I grew up with my grandma and I have two brothers and a sister. I come from a long line of fishermen. When we were little we learnt to swim by ourselves because we lived by the sea. We didn’t get swimming lessons or anything like that. We just did it on our own.
I started surfing at the age of 14 after watching the boys do it for many years. The first time I tried surfing, I wasn’t scared at all. I was just so excited to get in the water. When you catch the first wave you are so happy that you scream so that everyone can hear you because you are so content to have stood up and stayed standing. I dropped out of school in my first year of secondary school. My love of sport made it difficult for me to continue going to school at the same time as training.
It was a bit tough at the beginning because I was the only girl surfing here and they were a little bit like: ‘what’s a girl doing here? This is a sport for boys.’ Obviously, that’s not true and a lot of people really encouraged me and told me not to listen. But traditional attitudes about the role of women in society brought me into conflict with my family.
In a sense it’s a question of religion: we have never seen a Muslim girl surfing. Some people asked my family why they let me practice a sport that was for boys; that girls were not supposed to do that. People were talking about me so much, passing a lot of comments and I had a lot of issues with my family because of what people were saying.
So I just gave up. There was a period of two years when I didn’t surf at all. I just stopped and started working in a Korean restaurant. But I really wanted to get back on my surfing board. In 2012 I took up a job teaching tourists how to surf at the Malika Surf Camp in Dakar. I had to prove myself once again – this time to Europeans who weren’t used to seeing an African woman teach surfing lessons. Pretty quickly, I showed them what I was made of.
The tourists are really surprised to see a Senegalese girl teaching surfing. But when we get into the water they see why I teach. Seeing how I handle the waves is the proof.
Today, I am the only Senegalese woman affiliated with the World Surf League and the only real contender for the country’s women surfing team at the Olympic Games in Japan in 2020, where surfing will feature for the first time as an Olympic Sport. I am now battling through the qualifying rounds to earn my sport.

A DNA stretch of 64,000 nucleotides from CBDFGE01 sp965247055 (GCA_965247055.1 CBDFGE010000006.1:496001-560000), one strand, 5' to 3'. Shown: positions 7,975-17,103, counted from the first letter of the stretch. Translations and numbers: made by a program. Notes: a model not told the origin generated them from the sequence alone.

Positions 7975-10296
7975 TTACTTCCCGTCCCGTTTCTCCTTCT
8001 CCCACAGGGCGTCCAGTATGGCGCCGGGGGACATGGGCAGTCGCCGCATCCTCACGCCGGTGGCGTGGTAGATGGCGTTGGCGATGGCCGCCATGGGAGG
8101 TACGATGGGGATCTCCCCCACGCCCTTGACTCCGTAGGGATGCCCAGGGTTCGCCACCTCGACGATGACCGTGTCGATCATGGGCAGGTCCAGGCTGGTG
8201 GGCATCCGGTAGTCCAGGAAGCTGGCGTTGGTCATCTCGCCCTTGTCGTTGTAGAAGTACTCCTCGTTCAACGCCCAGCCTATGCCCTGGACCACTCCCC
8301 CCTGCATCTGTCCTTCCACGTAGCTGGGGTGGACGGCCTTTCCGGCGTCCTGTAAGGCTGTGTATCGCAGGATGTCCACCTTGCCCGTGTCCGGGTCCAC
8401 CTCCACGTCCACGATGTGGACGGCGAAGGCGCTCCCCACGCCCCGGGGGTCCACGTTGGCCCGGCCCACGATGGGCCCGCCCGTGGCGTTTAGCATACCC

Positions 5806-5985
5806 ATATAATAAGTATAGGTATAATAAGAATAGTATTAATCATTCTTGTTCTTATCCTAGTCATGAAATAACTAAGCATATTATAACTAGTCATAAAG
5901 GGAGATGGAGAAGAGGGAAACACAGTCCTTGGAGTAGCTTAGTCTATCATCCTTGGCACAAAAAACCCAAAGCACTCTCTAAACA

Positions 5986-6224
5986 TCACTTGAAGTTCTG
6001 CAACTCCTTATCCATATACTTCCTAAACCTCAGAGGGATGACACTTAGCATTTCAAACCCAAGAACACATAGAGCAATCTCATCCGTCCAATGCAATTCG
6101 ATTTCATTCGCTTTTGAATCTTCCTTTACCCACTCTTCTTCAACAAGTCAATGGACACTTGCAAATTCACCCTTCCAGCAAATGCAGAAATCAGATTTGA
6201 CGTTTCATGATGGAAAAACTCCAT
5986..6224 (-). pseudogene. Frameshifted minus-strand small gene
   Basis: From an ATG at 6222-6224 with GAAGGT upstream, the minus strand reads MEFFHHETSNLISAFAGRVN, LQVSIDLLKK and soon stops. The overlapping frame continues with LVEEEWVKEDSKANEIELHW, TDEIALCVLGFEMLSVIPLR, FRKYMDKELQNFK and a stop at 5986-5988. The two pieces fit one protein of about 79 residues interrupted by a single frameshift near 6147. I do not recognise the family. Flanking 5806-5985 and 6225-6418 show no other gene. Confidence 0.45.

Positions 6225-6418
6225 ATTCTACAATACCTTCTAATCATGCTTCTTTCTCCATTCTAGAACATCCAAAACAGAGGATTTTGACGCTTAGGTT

I do vividly remember the first time I was in a serious competition.
It was right here on Yoff beach. I took the top prize for Senegalese women and second place overall. I was so happy. I felt great. But it was so tough surfing for the first time with professionals who came from abroad. During competitions you just have to be brave and not let yourself get scared. You have to forget all of that and just remember how hard you’ve trained.
Last year, I got a new coach and, for the first time, a sponsor thanks to Black Girls Surf, a collective supporting black female surfers around the world. I spent last winter surfing in Santa Monica California, building up my technique and impressing another group of men who didn’t believe an African woman could surf like that.
When I was in California, the water was so cold. When people would see a black person, especially a girl surfing, they would just stare at you. If I did a little trick they would be like ‘wow, we didn’t know a girl could surf like that.’ I like surfing there, though, because I improved a lot. I now have my eyes set on the Olympics in Japan in 2020. My life as a pro surfer has been a little bit different. I am getting better and I am training better than before. It’s the first time surfing is becoming an Olympic sport. So qualifying is a bit complicated but I hope a lot of African women will participate in lots of competitions as a really strong team. I want to see other African girls in the water as a real group. I have started giving lessons to girls because I saw how few of them surf here. Basically, it was just me.